A Caithness Monitor Farm has joined the fight against a pernicious cattle-wasting disease. Westfield Farm, west of Thurso, is the last of nine holdings to become involved in the national research project, the PARABAN initiative. Co-ordinated by the SAC, the initiative aims to shed more light on how Johne’s disease takes root and to advise on how it can best be controlled.
The chronic bacterial condition was discovered over a century ago but remains one of the least understood livestock maladies. It takes an increasingly heavy annual toll on agriculture, with a recent Government-sponsored survey indicating that 42.5% of dairy farms could be affected.
The condition is particularly insidious as members of a herd showing symptoms represent the tip of the iceberg. For every animal exhibiting signs, another 10-25 could be infected. An update on the three year research project was given during an open day at Westfield, which is part of the Scottish Quality Meat Scotland Monitor Farms Programme.
Speaking at the monitor farm Open Day, Inverness-based SAC epidemiologist Selene Huntley said the holdings, eight in Scotland and one in Cumbria; cover a spread of important cattle-rearing areas and comprise six beef herds and three dairy herds. The first batch of blood and faecal samples have been taken from the 300-cow herd at Westfield.
The SAC is fronting the initiative with the support of researchers from Glasgow and Edinburgh Universities and the James Hutton University.
As well as the farm input, soil and post-mortem samples are analysed to better understand how Johne’s disease takes root and develops. The team at James Hutton is seeking to gauge the impact, if any, of factors such as the acidity of the soil, the availability of iron, moisture and temperature.
The three year initiative, which is at the halfway stage, seeks to come up with improved ways of both detecting and controlling the disease.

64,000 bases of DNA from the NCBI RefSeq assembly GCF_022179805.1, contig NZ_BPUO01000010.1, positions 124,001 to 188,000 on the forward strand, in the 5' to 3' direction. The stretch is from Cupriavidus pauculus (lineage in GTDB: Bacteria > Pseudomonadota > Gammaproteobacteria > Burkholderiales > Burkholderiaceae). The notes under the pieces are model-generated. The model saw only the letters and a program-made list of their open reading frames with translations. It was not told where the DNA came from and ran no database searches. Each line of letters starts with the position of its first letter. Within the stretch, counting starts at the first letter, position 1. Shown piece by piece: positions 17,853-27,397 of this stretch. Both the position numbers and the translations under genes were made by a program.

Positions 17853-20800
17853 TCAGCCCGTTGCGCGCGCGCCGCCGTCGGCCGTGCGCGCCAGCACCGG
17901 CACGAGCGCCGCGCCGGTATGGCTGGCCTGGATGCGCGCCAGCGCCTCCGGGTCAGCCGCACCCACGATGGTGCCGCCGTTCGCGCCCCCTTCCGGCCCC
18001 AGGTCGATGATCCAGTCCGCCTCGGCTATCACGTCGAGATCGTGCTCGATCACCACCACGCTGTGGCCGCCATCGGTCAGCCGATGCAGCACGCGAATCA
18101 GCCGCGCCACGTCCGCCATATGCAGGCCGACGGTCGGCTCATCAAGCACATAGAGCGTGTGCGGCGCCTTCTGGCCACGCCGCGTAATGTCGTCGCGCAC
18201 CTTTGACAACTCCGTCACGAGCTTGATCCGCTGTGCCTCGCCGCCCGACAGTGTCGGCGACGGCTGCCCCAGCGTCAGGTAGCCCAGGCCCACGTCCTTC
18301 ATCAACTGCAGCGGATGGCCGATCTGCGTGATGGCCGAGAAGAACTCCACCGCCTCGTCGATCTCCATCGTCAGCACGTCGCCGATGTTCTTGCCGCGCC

Selene Huntley continued: “We’re trying to identify best practice guidance to control the disease and are working very closely with farmers, health schemes, vets and international experts in the disease.”
“We are aiming to establish what type and frequency of test regime is best for particular farms and to come up with practical ways of controlling the disease.
“We also hope to get more understanding of just how the bacteria behave in the animal.”
Ms Huntley’s colleague, Sue Tongue, said the demonstration farms were playing a key role in the effort to finally get to grips with the disease. She said: “They are letting us see what is going on below the radar and letting us discuss practical control measures with farmers, vets and health scheme providers.”
Telltale symptoms of Johne’s disease or paratuberculosis are weight loss, diarrhoea and loss of milk production. Animals can contract the disease before they are born and can carry it for years without actually showing symptoms although they can still infect other animals.
The latest data shows the incidence of the disease in Scotland has almost doubled over the past decade.
Thurso vet Sinclair Manson, who is providing the samples from the Westfield herd, believes there is a relatively low incidence of Johne’s in the far north. However, he cautioned that it is a disease which all farms should be very vigilant about, especially when they buy in stock.
Unlike BVD and other common cattle diseases, he said a test is not conclusive while there continue to be problems in developing a reliable vaccine.
Mr Manson is excited about the current research project, which he describes as ‘cutting edge.’ He said: “Hopefully, the initiative will come up with practical measures to tackle the disease in herds and check its spread.”
Westfield farmer Johnny MacKenzie said that while the disease had not been a particular blight on his farm, it has always been of concern to him.
“It’s not been a major problem for us but it’s always grumbling away,” he said.
“I’d say we lose one or two cows a year to it.”
Caption: Johnny MacKenzie of Westfield